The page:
I turned on the news this morning just as the president was announcing the killing of Abu Bakr Al Baghdadi, a principal of the Islamic State in Iraq and Syria (ISIS).
Trump took an appropriately serious tone and made fewer errors than in past national addresses. While he gave out too much operational detail and did the usual self-congratulatory thing, his announcement will have his supporters busting. Plenty of non-supporters will also give his administration credit.
When presidents achieve military or anti-terrorism successes, they take a bow — and campaign on it if they’re running for reelection. It’s part of the deal (see Obama and Biden). It’s not done in the crassly boastful fashion that Trump previewed today, but they all do it. And he gets to do it, too.
That said, this one important kill of the top ISIS leader will not have any impact on the dozens of crimes and abuses of power this president has committed — for actions are facts.
Much of the American population is polarized to a breathtaking degree in 2019. We were on our way here prior to 2016, and then Trump put the condition on steroids and kept filling the prescription.
But I hold out hope that many folks will still try to make an effort to separate facts and judge all of them on the merits.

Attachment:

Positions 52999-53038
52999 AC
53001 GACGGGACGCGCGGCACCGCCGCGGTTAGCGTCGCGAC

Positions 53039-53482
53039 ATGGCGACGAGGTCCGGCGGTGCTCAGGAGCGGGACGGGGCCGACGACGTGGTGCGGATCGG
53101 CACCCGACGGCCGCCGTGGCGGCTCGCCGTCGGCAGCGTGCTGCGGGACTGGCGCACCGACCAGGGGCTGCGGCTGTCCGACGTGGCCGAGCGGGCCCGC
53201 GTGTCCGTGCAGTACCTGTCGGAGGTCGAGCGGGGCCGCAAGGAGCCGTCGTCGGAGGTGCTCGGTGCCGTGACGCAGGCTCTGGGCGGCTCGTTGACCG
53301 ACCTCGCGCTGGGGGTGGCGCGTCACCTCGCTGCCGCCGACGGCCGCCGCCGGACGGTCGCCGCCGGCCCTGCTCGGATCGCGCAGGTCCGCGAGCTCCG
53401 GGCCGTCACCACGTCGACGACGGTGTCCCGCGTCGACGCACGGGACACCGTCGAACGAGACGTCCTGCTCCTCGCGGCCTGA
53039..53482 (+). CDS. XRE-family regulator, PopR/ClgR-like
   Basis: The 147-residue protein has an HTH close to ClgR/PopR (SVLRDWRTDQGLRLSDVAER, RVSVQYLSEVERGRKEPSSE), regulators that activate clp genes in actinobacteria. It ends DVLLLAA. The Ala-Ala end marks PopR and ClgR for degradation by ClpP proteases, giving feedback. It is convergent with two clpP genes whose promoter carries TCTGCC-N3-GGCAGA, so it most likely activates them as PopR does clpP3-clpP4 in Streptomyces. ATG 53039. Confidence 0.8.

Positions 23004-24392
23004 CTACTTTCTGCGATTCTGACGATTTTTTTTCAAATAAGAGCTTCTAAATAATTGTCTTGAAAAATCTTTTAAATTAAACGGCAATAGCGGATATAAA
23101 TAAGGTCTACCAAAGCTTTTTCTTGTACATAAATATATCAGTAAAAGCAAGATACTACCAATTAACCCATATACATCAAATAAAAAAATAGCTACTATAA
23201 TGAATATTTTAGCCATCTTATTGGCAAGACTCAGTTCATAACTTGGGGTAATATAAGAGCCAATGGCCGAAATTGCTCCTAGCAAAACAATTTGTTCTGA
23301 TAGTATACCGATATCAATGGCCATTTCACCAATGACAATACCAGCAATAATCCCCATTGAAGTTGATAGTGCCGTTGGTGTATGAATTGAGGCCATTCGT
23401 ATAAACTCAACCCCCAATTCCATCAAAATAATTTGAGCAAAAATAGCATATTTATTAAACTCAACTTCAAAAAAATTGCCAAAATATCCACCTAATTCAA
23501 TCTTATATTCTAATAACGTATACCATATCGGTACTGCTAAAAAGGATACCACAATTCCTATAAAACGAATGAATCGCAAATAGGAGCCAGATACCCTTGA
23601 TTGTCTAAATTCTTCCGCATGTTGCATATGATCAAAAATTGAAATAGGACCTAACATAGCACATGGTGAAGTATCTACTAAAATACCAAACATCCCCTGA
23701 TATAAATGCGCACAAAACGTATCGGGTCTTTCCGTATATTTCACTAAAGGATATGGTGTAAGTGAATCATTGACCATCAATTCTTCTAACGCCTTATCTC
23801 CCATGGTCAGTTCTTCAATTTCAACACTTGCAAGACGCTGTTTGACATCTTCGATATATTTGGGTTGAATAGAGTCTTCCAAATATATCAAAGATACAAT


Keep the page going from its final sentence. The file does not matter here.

We do see sometimes that a bit of that nuance is still left. A real-time example is seeing recent polls that indicate there’s a difference between the 45% who are only in favor of the impeachment being an inquiry at this juncture — and the 50% who’ve already decided that he should be convicted and removed from office by the Senate.
The nuance lies in the difference between people who want to know more and those who’ve made a full decision.
F. Scott Fitzgerald once said: “The test of a first-rate intelligence is the ability to hold two opposed ideas in mind at the same time and still retain the ability to function.”
Not that I’m ascribing “first-rate intelligence” to the American people as a whole at any time in our history.
But it shouldn’t require high intelligence to hold two opposing ideas at the same time; Just calmness and an effort toward objectivity.
President Trump had something to do with getting Bagdahdi, as he is president and commander-in-chief. Same as when Obama gave the order and the military bravely succeeded in killing Osama bin-Laden.
At the same time, this president has broken multiple laws in the U.S. Criminal Code and violated numerous precepts in the U.S. Constitution.
He has not been convicted of any of this, either in a court of law (this is not possible while he’s president) or by Congress (this is pending).
It is a very good thing that this murderous terrorist was killed.
But it is also true that this lawless American president must face the full potential consequences for his alleged crimes and abuses.
One does not obviate the other. And ultimately, through the mechanism of our elected representatives and their appointees, the American people’s collective preference as to consequences for the president’s actions will rule the day.
There are no get-out-of-jail-free cards. Or even hop-out-of-hot-water. The reckoning is coming.